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Suneel V Vadavadagi

March 2017

Comparison of different post systems for fracture resistance

Endodontic restoration becomes a challenging task for the clinician because of severe loss of coronal tooth structure owing to trauma, caries, restorative, and endodontic procedures. The restoration of these teeth requires the use of a post and core as individual units or as abutment supports for fixed or removable restorations in a predictable long-term manner.

Aim

To compare and assess the compressive bond strength of glass, quartz, and carbon fiber posts restored with porcelain-fused-to-metal (PFM) crown.

Materials and methods

A total of 45 upper central incisor teeth having straight root canals, similar anatomically root segments, and fully developed apices were selected. Teeth were divided into three groups of 15 teeth after endodontic treatment. Group I: Teeth inserted with the prefabricated glass fiber post. Group II: Teeth inserted with the quartz fiber post. Group III: Teeth inserted with carbon fiber post. The posts were placed and core was fabricated using composite restoration followed by PFM crown cementation using adhesive resin. Compressive load required to fracture the tooth was measured using a universal loading machine. The difference between the variables was assessed by one-way analysis of variance, followed by Tukey's post hoc test.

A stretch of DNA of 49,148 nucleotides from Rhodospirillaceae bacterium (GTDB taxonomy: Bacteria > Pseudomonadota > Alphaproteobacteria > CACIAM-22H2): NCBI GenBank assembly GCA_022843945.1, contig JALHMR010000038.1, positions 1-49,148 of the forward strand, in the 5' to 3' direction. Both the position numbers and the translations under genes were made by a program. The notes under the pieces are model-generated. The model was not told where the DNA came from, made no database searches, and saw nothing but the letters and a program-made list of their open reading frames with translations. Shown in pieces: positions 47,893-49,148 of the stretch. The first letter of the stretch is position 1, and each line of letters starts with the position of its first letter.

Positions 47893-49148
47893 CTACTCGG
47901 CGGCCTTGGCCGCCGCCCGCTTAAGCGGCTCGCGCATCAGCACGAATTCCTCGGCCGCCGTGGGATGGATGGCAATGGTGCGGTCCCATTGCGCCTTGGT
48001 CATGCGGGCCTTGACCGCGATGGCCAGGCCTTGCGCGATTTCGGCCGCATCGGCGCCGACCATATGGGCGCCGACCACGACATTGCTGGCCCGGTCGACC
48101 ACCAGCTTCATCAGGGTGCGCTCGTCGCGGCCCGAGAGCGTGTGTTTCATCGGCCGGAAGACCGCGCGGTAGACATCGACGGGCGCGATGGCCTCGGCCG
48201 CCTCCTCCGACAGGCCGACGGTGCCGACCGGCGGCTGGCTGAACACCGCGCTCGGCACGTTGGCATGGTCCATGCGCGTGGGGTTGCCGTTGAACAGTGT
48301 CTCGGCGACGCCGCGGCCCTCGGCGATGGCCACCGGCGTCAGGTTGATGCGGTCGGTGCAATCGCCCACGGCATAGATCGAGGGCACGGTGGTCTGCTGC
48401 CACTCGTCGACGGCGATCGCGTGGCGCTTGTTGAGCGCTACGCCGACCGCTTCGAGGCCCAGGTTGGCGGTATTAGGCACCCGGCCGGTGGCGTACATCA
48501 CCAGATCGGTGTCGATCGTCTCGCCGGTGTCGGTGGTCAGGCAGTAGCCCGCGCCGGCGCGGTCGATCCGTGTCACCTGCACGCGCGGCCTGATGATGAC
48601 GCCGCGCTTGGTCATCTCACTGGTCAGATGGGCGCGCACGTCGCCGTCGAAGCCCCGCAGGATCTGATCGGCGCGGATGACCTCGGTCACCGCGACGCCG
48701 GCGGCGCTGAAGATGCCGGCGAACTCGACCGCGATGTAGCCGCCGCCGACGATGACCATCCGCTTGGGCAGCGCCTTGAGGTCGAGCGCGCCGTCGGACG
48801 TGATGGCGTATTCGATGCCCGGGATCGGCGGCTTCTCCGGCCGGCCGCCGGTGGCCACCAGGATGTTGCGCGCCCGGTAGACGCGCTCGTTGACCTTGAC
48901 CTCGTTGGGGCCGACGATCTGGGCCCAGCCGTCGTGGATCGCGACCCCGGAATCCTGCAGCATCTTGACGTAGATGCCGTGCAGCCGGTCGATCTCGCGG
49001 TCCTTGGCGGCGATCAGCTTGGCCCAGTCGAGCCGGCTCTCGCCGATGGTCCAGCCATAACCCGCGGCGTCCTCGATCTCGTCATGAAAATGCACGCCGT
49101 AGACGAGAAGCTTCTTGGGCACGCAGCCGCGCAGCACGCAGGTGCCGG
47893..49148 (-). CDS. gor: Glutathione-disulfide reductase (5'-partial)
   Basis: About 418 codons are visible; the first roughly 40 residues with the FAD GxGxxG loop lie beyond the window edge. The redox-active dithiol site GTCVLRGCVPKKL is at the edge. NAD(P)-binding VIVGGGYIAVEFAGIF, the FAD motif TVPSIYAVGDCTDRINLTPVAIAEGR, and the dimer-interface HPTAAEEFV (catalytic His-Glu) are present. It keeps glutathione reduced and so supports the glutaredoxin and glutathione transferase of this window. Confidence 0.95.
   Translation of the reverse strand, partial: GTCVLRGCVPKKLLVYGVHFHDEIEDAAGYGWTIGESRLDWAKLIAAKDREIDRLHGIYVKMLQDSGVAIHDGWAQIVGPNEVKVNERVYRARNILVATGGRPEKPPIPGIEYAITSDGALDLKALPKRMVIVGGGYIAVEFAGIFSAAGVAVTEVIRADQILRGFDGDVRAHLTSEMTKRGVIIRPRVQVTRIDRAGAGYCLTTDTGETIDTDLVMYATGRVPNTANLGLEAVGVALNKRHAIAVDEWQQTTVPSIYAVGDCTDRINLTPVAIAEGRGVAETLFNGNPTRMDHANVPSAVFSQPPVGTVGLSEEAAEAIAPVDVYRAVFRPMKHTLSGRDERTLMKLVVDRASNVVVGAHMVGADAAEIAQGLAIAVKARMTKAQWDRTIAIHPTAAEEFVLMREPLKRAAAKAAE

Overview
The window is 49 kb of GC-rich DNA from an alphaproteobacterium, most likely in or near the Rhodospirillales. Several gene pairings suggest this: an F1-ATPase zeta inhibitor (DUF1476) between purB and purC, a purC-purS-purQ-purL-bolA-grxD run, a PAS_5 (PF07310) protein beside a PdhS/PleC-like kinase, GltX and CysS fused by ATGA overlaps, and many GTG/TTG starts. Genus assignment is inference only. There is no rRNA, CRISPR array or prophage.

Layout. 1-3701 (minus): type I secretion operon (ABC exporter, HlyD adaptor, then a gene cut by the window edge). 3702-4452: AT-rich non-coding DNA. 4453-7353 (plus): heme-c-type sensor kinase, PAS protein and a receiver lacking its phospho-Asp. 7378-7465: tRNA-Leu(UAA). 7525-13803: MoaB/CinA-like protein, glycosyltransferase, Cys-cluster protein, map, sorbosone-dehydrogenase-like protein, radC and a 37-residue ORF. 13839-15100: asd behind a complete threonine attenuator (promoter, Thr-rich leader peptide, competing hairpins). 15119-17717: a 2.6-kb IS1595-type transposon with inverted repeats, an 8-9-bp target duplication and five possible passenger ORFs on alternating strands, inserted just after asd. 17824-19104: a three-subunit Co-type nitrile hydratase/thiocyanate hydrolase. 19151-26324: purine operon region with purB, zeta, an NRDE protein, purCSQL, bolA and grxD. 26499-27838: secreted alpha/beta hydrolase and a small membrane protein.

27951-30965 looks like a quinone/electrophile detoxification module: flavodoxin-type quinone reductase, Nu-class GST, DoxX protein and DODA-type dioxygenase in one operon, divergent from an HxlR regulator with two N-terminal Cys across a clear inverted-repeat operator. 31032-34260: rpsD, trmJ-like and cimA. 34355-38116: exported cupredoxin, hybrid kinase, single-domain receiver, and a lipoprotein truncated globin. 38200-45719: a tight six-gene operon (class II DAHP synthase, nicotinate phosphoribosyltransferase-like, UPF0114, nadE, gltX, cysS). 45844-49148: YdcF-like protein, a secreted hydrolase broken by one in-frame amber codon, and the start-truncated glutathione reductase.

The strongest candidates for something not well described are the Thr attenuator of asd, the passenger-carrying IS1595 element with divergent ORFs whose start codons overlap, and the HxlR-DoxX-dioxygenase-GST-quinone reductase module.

Results

The compressive strength exhibited by carbon fiber posts was highest with a mean of 668.33 ± 26.397, followed by quartz fiber post (635.80 ± 30.390). Least compressive strength was exhibited by glass fiber post (567.53 ± 26.632). An analysis of variance shows statistically highly significant difference (p < 0.005) among the posts used.

Conclusion

This study concluded that the carbon fiber posts had higher compressive strength than other quartz, glass fiber posts.

Clinical signifiance

Endodontic treatment results in loss of a significant part of the tooth structure. Posts restore these teeth and provide retention.